After posting that it’s important to teach your children about finances, I thought I would write an article about how to go about it – and since I don’t have kids of my own, I went to visit a friend who has a teenage boy who is excellent in this area. I figured that he must have spent hours coming up with a plan to have him understand so much about saving and personal finances at such a young age.
“So, can you give me an outline of how you went about teaching him?” I asked.
He laughed. “I never did a thing,” he said.
“Then where did he learn so much?” I asked.
“On his own,” he said and then told me the following story:
Apparently one week his son was complaining about the amount of allowance he was receiving and wanted more. Money was tight and my friend was frustrated and basically blurted out, “If you want more money, you can have whatever you’re able to save this household…”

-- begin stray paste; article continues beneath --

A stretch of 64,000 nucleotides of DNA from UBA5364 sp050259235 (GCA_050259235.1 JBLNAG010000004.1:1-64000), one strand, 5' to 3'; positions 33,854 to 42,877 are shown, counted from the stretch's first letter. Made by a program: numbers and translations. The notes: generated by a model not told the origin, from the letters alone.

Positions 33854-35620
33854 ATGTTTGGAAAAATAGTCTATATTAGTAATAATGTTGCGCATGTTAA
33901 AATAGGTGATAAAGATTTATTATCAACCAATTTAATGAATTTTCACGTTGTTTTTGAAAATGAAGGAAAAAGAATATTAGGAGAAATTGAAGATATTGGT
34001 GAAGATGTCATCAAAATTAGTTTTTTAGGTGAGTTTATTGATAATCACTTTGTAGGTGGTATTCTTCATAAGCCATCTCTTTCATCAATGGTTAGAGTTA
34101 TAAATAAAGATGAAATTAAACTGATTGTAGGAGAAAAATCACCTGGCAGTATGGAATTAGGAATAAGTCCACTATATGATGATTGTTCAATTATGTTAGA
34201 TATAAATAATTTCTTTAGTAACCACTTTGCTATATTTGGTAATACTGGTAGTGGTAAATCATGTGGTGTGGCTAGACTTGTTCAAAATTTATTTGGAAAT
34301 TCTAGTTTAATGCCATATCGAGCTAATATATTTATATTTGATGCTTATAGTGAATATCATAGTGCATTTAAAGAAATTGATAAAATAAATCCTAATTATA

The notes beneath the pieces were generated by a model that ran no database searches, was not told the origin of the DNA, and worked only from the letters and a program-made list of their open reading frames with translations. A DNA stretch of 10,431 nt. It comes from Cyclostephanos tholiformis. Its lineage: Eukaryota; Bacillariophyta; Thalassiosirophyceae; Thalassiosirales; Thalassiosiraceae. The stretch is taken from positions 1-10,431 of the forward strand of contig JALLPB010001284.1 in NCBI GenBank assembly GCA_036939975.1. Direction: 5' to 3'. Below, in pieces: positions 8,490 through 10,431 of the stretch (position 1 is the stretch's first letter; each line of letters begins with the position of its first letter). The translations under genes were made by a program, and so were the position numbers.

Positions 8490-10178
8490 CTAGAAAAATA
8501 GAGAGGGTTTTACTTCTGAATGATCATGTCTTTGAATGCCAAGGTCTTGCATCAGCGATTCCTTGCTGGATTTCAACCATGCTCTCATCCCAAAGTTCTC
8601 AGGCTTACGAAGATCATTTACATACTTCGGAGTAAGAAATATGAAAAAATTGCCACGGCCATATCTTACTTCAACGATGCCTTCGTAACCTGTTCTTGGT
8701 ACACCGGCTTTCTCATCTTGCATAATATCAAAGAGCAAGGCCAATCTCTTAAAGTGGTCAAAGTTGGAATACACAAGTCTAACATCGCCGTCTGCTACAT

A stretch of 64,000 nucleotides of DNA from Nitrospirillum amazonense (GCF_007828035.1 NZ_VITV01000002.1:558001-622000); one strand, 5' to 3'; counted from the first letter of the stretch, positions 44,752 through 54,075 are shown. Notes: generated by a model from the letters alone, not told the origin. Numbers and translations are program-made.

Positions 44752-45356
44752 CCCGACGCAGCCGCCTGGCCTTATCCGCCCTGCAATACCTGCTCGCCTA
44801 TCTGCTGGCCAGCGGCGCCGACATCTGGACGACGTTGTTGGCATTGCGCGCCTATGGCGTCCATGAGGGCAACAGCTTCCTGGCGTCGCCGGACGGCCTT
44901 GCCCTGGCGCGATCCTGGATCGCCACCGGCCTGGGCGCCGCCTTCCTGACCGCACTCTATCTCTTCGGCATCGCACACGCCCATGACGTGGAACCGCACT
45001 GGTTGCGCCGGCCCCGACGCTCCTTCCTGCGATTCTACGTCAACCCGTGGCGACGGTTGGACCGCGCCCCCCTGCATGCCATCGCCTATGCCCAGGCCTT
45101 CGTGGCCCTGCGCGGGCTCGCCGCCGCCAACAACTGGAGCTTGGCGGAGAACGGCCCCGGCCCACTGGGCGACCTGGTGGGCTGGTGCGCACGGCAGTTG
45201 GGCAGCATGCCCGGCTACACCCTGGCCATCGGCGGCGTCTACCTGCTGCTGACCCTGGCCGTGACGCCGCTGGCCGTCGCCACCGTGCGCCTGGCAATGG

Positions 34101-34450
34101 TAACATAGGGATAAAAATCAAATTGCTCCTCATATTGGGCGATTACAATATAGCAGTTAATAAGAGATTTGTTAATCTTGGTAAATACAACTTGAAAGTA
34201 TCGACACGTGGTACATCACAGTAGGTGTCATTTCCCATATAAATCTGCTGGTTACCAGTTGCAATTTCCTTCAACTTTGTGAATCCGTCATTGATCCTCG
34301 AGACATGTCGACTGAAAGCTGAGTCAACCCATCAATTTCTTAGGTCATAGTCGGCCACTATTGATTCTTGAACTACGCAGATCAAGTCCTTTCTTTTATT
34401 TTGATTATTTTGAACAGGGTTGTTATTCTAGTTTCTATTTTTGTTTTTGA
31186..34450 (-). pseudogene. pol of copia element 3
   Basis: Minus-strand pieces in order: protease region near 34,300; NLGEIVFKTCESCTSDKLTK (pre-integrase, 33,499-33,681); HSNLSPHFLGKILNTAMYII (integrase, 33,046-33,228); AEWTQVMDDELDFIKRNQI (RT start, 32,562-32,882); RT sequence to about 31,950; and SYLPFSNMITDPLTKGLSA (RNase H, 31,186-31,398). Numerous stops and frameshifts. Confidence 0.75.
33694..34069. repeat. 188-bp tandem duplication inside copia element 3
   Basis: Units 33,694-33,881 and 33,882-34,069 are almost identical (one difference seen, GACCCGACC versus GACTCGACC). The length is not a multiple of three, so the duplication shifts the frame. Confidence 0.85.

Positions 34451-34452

That was the end of it he thought until his son began coming to him with ways the family could save money and asking for payment when the ideas worked.
“At one point, I ended up paying him $300 for his weekly allowance because of all the areas he was able to trim expenses,” my friend said.
The hardest part? “I had to be willing to expose all our finances to him as he got better and wanted to earn more money. It was a bit embarrassing to see all the places we were wasting money that my son could find.”
Brilliantly simple. Give kids a monetary incentive (especially when they’re in their teenage years and want as much money as they can get) to learn first hand how to save and budget. While it may take a bit more effort on the parent’s part to get something like this started than for my friend, it would be an invaluable lesson for the any child for their entire lives.
As I was thanking my friend for his help and about to leave, we heard a voice from the other room. “Don’t forget to turn off the lights when you’re done in there,” his son reminded. My friend rolled his eyes and I laughed. It was the only time I’ve ever heard a kid reminding their parents to turn off the lights and I guess that in itself says it all.